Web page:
This is her 23rd year at WFMT, one of the nation’s leading classical music stations with an average weekly listenership of 300,000, of which a significant portion is in the North Shore.

Flynn has “the perfect voice for classical music,” says WFMT General Manager Steve Robinson. “It’s the voice of an angel, calm and soothing. She also has a tremendous knowledge of music. And in her quiet way, she’s very passionate about what she plays. “Put it all together,” he concludes, “and she’s the perfect classical music announcer.”

She’s actually much more than an announcer. There are no writers, producers or engineers in the studio with her. She combines all those roles, cueing up selections in advance, preparing and announcing the weather and news stories, reading commercials (all station commercials are read by the announcers) and giving listeners some information on each piece she plays. It keeps her solidly busy the four-hour length of her show.

Part of her job includes picking the pieces she plans to play. Selections are made six weeks in advance, so they can be included in the station’s monthly Program Guide. But there’s enough flexibility in the schedule to allow her to broadcast other works, such as when conductor Claudio Abbado died. “That gives us room to play tributes,” she notes.

“We have guidelines, of course, but within them the announcers have a lot of freedom to pick the pieces we play,” she says. “There’s the core repertoire. We also will program works by artists coming to town [she’s interviewed dozens on the air, from soprano Renee Fleming to composer John Adams]. And I like to feature new releases. It’s really about making sure the selections are judicious, that they flow, and that we keep things interesting for the listener.”

After the “Musical Nocturne on the Streets of Madrid,” she continues the “warm weather” theme with more Spanish music, including works by Manuel de Falla and Joaquin Rodrigo.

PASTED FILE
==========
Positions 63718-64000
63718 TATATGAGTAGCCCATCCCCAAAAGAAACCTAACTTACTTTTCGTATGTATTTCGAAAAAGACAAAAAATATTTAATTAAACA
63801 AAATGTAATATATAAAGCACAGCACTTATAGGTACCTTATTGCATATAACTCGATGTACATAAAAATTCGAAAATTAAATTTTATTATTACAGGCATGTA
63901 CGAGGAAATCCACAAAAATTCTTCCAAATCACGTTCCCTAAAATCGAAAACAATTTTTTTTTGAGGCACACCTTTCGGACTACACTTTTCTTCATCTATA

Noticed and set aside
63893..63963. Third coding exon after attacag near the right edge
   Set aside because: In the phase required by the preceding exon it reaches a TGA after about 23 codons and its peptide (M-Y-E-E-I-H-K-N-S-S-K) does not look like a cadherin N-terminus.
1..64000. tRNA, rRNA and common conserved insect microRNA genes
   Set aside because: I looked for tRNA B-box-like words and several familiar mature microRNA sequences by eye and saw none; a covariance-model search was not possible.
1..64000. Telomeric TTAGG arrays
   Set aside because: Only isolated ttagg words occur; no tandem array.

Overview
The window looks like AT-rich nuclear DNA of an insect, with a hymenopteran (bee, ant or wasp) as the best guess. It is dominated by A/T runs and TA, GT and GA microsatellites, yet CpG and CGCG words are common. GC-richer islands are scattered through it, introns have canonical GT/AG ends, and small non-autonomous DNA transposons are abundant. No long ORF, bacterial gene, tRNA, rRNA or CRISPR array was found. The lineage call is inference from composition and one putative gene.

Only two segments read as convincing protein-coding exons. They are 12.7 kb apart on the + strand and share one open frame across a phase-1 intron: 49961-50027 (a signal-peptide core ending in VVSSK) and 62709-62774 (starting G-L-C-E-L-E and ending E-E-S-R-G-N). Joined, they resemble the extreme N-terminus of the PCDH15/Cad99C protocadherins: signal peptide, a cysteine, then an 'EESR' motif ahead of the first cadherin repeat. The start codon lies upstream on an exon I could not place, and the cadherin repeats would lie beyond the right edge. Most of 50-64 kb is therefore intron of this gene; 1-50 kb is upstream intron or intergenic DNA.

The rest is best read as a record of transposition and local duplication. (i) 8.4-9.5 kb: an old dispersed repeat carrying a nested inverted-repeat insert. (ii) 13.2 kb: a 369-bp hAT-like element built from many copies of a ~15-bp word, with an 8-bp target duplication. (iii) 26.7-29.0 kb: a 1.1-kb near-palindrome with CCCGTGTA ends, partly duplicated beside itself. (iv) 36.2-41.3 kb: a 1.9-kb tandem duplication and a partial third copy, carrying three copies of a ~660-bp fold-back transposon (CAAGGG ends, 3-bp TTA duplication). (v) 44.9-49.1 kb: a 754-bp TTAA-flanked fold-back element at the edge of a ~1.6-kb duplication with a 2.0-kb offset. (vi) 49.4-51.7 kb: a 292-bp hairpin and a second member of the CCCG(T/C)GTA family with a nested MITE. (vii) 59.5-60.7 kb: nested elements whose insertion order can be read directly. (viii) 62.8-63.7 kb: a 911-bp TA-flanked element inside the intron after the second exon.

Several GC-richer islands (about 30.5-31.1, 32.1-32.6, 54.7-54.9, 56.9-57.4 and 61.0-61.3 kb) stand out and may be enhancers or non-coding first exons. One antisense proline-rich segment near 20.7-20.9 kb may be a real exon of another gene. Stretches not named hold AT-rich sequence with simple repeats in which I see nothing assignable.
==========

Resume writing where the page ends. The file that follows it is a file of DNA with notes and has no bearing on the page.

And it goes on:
Then it’s time for a commercial. “Did your knives and cleavers help you party hearty last year?” she announces jauntily. Later she asks, with a note of concern, “Are you fed up with your tired, rundown bathroom?”

The commercial spots may seem incongruous, but they don’t bother her. “I like to read them. It helps maintain the sound of the station. It’s more personal than playing pre-recorded jingles. But we do have to change gears in a way. One moment I’m talking about music, the next I’m promoting some product. There’s a little bit of acting to it.”

She’s been at it a long time. Her dad worked in the computer industry and moved frequently, so she lived in different places – Florida, Virginia, South Carolina and even Munich for several years. She grew up playing violin, “which fired my love for classical music.” When her folks relocated to Florida she attended Brevard County Community College and University of Central Florida in Orlando, where she worked at the college radio station. After college she worked at the local PBS station and “learned on the job.” In 1989 she moved to Columbus, Ohio, and worked two years there before being encouraged to audition for an opening at WFMT. She started in 1991.

Since then she’s seen a world of changes, from LPs and reel-to-reel tapes to CDs and now, more and more, digital.

But despite the new technologies, one thing remains constant: she loves her job. “I’m very happy here. We’re given such freedom to program and play what we want. Hopefully we’re providing a breadth of music with intelligent commentary that listeners can enjoy.”

 This was the originally submitted version; a slightly edited version appeared in the newspaper under the headline, “WFMT Program Host Offers Classical Touch.”